A CEO’s role is about risk and opportunity. Well, that’s not all of course, but these are two watchwords for me. Keeping a constant eye of the likelihood and impact of things that could go wrong – and making sure they don’t – is what all leaders must do. I’ve learned this the hard way occasionally. Likewise, a leader always needs to appreciate and seize opportunities. I think we have steered a careful path to create and place us well to take opportunities. Our expansion into health and wellbeing spheres is a good example.
Fortune favours the brave. A cliché, but worth the risk! Being aware of risk doesn’t mean never taking it. I’m grateful to our Board of Trustees for supporting what we have achieved by being prepared, after careful consideration, to back our development propositions. Our decision to move to Battersea Library, for instance, requiring investment of organisational reserves, has paid off in terms of improved services and new opportunities.
Messages are critical. We have paid close attention to communications at CAW over the past few years and it’s paid off. Our oft repeated messages about the value of our work and contribution we make to Wandsworth and the aims of the Council and health service, for example, have been a major reason why we have sustained support. The Council’s decision to directly award CAW a contract of up to four years to deliver community and specialist advice services was taken because of the work we have done – starting with the Grand Opening of our Battersea Library premises in 2016 – to tell people what we do and achieve.
Pride comes before a fall. Another cliché I know but what it means to me is that we can never rest on our laurels. Never think we are in a secure, unassailable position. Never be self-satisfied and complacent. When we do that we are at risk. It’s one of the reasons why it may feel like a constant process of change at CAW. We have tried to look beyond the latest development or achievement to the next one – a constant process of reflection and renewal. The time for investment and development work is when we’re on the path up to the sunny uplands, not when we’re approaching the cliff edge.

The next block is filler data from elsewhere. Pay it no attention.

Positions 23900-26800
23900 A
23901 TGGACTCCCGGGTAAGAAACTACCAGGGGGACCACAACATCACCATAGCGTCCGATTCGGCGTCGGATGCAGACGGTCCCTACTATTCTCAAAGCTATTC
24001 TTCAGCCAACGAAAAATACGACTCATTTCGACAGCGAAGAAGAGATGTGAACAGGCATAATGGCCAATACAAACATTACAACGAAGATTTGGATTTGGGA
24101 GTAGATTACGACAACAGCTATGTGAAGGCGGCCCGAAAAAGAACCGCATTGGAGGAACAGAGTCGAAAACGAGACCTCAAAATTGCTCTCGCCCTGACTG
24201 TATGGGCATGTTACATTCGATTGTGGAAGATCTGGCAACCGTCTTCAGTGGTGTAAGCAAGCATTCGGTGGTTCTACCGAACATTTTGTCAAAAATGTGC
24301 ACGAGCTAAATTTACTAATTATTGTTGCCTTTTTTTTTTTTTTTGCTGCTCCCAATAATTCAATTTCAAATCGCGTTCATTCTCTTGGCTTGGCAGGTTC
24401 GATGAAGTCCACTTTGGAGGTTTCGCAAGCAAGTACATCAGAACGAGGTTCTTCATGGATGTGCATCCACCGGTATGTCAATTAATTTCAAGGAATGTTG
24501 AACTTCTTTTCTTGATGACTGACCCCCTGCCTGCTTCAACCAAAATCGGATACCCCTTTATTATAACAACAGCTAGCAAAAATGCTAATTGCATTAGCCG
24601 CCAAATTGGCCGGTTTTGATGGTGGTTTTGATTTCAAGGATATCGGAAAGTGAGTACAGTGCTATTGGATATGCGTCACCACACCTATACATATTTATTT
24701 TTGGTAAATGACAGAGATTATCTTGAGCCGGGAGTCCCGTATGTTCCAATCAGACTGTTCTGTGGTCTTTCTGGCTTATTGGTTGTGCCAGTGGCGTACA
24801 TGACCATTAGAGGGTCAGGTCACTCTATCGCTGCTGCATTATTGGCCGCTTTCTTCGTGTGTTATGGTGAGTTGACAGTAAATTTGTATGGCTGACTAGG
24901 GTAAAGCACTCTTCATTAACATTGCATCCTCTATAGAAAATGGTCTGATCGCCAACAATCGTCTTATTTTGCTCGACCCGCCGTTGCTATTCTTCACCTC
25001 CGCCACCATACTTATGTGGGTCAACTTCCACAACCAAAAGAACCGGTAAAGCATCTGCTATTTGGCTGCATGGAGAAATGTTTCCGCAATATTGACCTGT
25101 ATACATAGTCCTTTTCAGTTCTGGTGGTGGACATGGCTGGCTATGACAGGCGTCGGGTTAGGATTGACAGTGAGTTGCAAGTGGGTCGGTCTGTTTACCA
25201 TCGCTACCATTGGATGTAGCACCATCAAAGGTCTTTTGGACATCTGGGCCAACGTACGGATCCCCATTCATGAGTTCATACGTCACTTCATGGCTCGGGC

We can control how we feel and respond. This is a very personal one for me, because at times the pressure of my role has spilled over into stress. What I’ve learned is that how I react to and cope with pressure is within my control. The system, financial, legal and regulatory environment may not be something I can change, but I can control how I deal with it. It’s easy to blame other things and people. Don’t. Reflect first on your own thoughts and actions and take control!
I leave you with those thoughts and wish you all the very best.
I hope you will extend the support many of you have given to me to my successor, Mary-Ann Foxwell. I’ve learned lots from her and I’m confident CAW is in safe hands.
I’m moving on to do freelance, consultancy work – hoping to add value to a variety of VCS projects and organisations. If you want to contact me after I’ve left CAW, email me at email@example.com and connect with me at https://www.linkedin.com/in/philjew/.